As Jacob reviewed the wonderful dealing of God with him, his own heart was softened, his children also were touched by a subduing power. Then he looked at his children and all his household and said in Gen. 35:2, “Put away the foreign gods that are among you, purify yourselves, and change your garments. This was a three-way call to repentance. First, put away the foreign gods. Jacob believed that somehow idolatry had invaded the camp and that there were false gods in his household. Rachel still had the gods she had stolen from her father Laban. Second, purify yourselves. Wash yourselves of the blood of the Shechemites. Your outward washing is a symbol of inner cleansing from bitterness, anger and resentment. Change your garments as a sign of a change from cruelty and revenge to forgiveness and kindness. Then, “arise, let us go back to Bethel where the Lord answered me in the day of distress” (Gen. 35:3).
This call to reformation was effective. Genesis 35:4 tells us, “So they gave to Jacob all the foreign gods which were in their hands, and the earrings which were in their ears; and Jacob hid them under the oak tree which was by Shechem.” What a touching scene! The entire household experiencing a revival!
What about us today who are preparing for the coming of Jesus and face to face worship of God? Do we need the same call to repentance? What idols have invaded our lives and homes? Idols can enter the best family. So every parent, needs to look through your houses and ask, “Are there idols here?” Bad books, dangerous amusements, ungodly music and videos? Remember, anything that takes first place in our hearts above the Lord God is a strange god and an idol. Then ask God to cleanse us of abuse, lust, anger, pride, criticism, self-sufficiency. Put on His garments of kindness and honesty. Express love. Affirm each other. Share feelings, desires and wishes. Build trust. Deal with conflicts. Evaluate how you communicate with each other and with the children. Spend quality time with the children. Plan together, play together, and above all pray together. Rebuild the family altar and begin again. Reformation begins with reconsecration. Family revival begins with repentance and forgiveness.
Genesis 35:9-12 tells us that when Jacob and his family put away their idols God did five special things for him. He protected them from the Canaanites. He again appeared to Jacob. He blessed him. He affirmed Jacob’s change of name-no more Jacob the cheat, but Israel the Prince of God. God repeated to him the promises made to Abraham and Isaac.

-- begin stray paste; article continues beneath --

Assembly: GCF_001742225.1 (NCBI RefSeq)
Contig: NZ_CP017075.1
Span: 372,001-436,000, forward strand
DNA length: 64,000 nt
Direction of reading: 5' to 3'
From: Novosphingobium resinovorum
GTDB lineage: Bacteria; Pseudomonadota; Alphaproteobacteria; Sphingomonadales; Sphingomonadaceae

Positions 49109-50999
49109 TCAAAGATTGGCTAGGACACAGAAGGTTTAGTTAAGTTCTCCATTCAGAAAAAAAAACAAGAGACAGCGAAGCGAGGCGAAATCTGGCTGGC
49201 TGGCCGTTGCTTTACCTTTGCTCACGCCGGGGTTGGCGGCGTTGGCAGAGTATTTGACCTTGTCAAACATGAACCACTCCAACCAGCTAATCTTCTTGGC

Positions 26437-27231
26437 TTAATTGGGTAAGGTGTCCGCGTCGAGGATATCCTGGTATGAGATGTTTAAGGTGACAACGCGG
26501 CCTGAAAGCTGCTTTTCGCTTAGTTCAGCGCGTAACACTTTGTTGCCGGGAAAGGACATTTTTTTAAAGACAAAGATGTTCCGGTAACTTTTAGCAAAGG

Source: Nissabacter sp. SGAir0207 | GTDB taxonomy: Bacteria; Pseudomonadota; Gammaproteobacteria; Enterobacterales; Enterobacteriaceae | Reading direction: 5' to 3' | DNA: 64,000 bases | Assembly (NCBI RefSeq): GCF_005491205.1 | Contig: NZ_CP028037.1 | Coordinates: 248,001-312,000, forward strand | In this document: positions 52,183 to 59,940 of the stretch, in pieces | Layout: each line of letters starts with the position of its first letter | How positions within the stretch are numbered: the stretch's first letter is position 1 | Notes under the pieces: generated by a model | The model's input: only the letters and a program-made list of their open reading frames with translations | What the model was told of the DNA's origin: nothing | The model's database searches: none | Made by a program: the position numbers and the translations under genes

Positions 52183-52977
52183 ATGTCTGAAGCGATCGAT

God will bless our families also. We will have peaceful homes even in the midst of the storms of life. Marriage vows will be repeated and new commitments made. The family altar will be restored and the old promises of God will be wondrously new. Promises of His love-“yea I have loved you with an everlasting love” (Jer. 31:3). Promises of forgiveness of sins-“if we confess our sins, he is faithful and just to forgive us our sins and cleanse from all unrighteousness” (1 John 1:9). Promises of His soon coming found in John 14:1-3-“Let not your heart be troubled . . . .”
I believe that Jesus is coming soon and He will make “all things new.” Oh what a day that will be! No more family crises but a new home where there will be peace and joy forevermore. And we will see Jesus face to face and tell the story “saved by grace.”
I want to be there. I want my family to be there. What about you? All those who would like to join me in saying, “Lord I want a revival in my heart and my family” would you stand with me? The call is to “put away the foreign gods . . . purify yourselves, and change your garments. Then let us arise and go up to Bethel and make an altar to God.” Walk down memory lane and renew your commitment to your spouse, your children and to your God.
Reprinted from Karen & Ron Flowers, New Beginnings. Silver Spring, MD: Department of Family Ministries, General Conference of Seventh-day Adventists, 2000.